Columbia Plateau Aquifer System, a multi-layered aquifer within the Columbia River Basalt that covers some 44,000 square miles. (Hydrology elitists)
Columbia Plateau Ecoregion is an arid sagebrush steppe and grasslands region encompassing some 32,000 square miles. The region is flanked by moister, predominantly forested, mountainous ecoregions on all sides. (Ecology elitists).
Plateau Tribes refers to indigenous peoples of a vast inland region that approximately corresponds to the Columbia River and Fraser River watersheds. (Anthropology elitists)
Columbia Plateau Trail State Park is a 130 mile-long recreational path that runs along an abandoned railway. (Park Ranger elitists)
According to Wikipedia: "Columbia Plateau is the geographic region in the Pacific Northwest commonly referred to as the Columbia Basin". (Silicon Valley elitists)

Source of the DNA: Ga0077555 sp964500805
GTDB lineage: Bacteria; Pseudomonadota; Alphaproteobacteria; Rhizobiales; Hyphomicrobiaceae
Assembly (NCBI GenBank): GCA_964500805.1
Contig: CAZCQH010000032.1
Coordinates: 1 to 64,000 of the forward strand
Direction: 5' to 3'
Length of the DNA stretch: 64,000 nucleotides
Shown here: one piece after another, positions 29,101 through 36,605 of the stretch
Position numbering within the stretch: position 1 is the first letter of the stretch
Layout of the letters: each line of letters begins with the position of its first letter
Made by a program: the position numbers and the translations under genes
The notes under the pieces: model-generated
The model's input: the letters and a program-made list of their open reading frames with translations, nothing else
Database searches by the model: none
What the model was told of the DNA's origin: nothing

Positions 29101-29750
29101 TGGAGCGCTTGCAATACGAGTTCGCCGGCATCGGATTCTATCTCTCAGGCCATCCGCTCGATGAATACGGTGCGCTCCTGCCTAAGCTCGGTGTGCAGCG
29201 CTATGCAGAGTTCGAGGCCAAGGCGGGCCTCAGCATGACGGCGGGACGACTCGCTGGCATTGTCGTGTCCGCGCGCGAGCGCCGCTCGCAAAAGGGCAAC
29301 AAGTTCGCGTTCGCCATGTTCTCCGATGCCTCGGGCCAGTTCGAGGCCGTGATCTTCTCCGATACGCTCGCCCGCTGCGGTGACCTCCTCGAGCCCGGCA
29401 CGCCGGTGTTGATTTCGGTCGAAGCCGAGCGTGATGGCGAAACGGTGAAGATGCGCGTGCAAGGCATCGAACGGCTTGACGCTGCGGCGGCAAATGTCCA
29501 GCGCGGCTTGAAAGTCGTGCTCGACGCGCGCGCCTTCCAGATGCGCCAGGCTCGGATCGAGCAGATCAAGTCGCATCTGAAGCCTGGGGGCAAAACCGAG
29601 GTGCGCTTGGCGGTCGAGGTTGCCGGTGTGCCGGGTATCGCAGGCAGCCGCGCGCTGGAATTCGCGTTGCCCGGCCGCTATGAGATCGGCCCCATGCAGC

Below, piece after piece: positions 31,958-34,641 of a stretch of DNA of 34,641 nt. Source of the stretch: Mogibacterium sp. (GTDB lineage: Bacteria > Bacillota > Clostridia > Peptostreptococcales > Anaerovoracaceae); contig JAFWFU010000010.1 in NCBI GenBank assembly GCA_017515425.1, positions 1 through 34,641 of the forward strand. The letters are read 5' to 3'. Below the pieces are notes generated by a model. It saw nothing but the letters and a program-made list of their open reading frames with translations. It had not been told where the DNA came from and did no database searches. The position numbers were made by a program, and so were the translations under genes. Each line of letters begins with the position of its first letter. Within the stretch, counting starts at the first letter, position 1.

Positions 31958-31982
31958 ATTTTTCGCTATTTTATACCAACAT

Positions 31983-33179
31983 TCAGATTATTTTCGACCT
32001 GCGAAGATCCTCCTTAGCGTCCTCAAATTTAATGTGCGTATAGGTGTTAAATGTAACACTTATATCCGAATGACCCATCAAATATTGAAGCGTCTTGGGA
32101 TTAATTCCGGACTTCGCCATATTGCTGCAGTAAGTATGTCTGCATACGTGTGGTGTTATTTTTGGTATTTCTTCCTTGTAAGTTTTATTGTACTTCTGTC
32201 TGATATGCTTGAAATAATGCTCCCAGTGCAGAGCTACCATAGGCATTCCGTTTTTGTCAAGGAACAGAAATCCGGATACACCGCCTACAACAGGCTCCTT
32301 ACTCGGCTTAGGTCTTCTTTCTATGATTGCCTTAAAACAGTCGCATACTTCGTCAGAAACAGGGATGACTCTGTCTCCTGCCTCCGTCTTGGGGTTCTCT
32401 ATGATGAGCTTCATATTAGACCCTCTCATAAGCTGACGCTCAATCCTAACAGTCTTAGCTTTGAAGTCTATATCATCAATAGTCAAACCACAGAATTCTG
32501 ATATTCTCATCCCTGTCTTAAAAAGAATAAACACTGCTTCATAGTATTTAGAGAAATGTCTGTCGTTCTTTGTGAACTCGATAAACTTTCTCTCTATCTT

Columbia Plateau Pocket Mouse (Perognathus parvus) is a non-migratory, non-social rodent that occupies portions of the Great Basin. During winter it enters torpor and is not active. (Biology elitists)
Few businesses and organizations use Plateau in their names. One exception is Columbia Plateau, Inc. (Roofing elitists).
Promotional map of the Columbia Basin Project by the Columbia River Development League, 1925.
Evidence in Support of "Columbia Basin"
In tectonic parlance, the region is known as a "back-arc basin".
The region is ringed by mountains: the Cascades, Horse Heaven Hills, Blue Mountains, and Okanogan Highlands. Even more mountains can be found to the east, in Idaho.
Major rivers flow into the region, not around it. These include the Columbia, Snake, Yakima, Walla Walla, Umatilla, Tucannon, Methow, Spokane, Okanogan, and others. Ancestral versions of these rivers also flowed into the area over the past 30 million years. The region has remained a low spot since the Miocene.
The Columbia River Basalt accumulated here. Flood basalts fill low spots.
Sediments shed from surrounding uplands have accumulated here for millions of years (i.e., Ellensburg Fm).
The Missoula floods flowed into the region, forming the Channeled Scabland and depositing their sediment loads here.